To create a time value, you use an appropriate combination of the above letters and characters. In most cases, you should include the combination between two # signs. An example would be:
This would represent 5:42 AM. Another example is:
This also represents a time in the morning. Remember that you can also include the seconds in your time value.
There are two main ways you start with a time value. You can provide it to an object or you can get it from your database. If you are providing it, you can use the rules and combinations we reviewed above. On the other hand, if a time value already exists in your database, you can retrieve and use it as you see fit. In most cases, the users know how to specify a time value. In some cases, when getting a time, it may not be in a correct or recognizable format. Normally, before involving a value in a time-based operation, you should first check and convert it to a recognizable format. To support this, you can called a function called CDate. Its syntax is:
CDate(Expression) As Time
This function takes one argument that can be passed as the name of a control, as a string that holds a time value, or as an expression that is supposed to produce a time value. If the value passed as argument holds a recognizable time, the function returns that time.
As mentioned in our introduction, a time value is made of the hours, the minutes, and the seconds. If you already have a time or if you retrieve one from an object or you get one from an expression, you may be interested in only one or its components. There are functions you can use to get these values.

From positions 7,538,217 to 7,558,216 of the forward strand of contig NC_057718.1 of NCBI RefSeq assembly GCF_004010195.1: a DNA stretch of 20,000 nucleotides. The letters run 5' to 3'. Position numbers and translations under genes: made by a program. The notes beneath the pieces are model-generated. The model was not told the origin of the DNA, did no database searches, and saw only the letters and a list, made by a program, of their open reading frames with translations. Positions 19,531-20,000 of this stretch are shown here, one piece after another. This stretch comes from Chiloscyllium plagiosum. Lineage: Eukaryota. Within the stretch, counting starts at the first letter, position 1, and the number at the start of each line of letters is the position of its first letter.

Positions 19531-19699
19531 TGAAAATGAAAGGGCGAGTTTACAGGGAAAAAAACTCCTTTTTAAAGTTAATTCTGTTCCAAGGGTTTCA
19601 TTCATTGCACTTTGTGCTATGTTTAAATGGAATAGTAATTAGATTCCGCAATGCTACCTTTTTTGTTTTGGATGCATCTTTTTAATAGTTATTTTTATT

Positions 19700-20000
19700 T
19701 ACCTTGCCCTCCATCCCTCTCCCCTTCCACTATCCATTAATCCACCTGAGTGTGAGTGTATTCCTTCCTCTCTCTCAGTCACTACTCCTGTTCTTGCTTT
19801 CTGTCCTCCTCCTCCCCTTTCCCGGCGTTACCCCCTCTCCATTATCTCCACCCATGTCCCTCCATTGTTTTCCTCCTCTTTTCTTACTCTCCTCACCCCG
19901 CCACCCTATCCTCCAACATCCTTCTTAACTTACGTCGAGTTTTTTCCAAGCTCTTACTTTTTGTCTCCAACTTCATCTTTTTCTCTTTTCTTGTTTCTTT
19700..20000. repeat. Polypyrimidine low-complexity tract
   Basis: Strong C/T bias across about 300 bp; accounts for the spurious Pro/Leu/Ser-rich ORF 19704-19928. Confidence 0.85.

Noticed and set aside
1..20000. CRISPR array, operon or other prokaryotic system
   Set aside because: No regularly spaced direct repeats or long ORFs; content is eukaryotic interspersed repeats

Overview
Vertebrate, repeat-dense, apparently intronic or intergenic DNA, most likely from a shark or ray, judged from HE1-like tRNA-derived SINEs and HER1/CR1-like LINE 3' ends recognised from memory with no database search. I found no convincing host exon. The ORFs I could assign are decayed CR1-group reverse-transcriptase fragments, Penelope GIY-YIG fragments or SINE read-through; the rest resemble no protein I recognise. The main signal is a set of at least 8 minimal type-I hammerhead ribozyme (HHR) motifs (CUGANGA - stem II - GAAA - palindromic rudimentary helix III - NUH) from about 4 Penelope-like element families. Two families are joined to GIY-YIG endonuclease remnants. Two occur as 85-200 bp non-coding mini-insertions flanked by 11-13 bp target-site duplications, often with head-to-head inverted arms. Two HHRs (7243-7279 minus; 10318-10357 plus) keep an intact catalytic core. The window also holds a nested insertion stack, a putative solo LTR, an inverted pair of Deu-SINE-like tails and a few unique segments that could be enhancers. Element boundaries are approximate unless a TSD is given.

To get the hour value of a time, you can call the Hour() function. Its syntax is:
Hour(Expression) As Integer
To get the minute value of a time, you can call the Minute() function. Its syntax is:
Minute(Expression) As Integer
To get the second value of a time, you can call the Second() function. Its syntax is:
Second(Expression) As Integer
Each of these functions takes an argument that can be an expression that should produce a time value. The argument can also be the name of a control that holds a time value. The function then examines the argument and produces a number that represents the hour, the minute, or the second respectively.
Microsoft Access provides various functions to perform date and time related operations. These functions allow you to add times, find the difference between time values, or add constant values to time values.
To give you the current time, Microsoft Access provides a function called Time.
One of the operations you can perform on a time consists of adding a value to it. To support this, you can use the DateAdd() function. To find a backward time, you can use the DateDiff() function.
The DateAdd() function is used to add an interval time value to a specific time. With it, you can add a number of seconds, minutes, or hours to another time. The syntax of the DateAdd() function is
DateAdd(Interval, Number, date) As Time